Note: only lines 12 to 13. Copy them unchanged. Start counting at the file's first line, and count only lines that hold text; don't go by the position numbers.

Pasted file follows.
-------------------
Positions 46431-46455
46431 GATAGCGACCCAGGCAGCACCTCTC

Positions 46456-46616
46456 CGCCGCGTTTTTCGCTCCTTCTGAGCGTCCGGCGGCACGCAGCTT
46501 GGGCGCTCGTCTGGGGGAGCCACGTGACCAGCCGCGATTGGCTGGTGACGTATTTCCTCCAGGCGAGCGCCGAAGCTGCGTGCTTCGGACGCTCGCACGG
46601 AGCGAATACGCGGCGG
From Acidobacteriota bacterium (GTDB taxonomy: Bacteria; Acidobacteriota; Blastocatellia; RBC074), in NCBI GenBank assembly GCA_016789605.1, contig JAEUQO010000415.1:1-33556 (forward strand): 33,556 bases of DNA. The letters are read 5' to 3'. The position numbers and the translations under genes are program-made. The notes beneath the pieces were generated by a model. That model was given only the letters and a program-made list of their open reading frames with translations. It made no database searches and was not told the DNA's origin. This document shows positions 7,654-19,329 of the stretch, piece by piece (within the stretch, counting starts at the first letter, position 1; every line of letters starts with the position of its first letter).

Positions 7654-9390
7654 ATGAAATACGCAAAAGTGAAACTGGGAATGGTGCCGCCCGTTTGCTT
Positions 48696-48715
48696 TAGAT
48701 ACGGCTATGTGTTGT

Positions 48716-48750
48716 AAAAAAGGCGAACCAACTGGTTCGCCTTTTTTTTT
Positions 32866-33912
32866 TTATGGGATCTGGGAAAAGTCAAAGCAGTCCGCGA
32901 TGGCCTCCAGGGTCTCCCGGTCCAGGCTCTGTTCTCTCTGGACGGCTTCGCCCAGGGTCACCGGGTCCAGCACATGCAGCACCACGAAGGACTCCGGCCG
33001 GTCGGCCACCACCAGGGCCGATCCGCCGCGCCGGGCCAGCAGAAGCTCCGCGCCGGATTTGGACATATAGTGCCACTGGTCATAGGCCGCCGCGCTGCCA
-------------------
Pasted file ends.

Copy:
48701 ACGGCTATGTGTTGT

Positions 48716-48750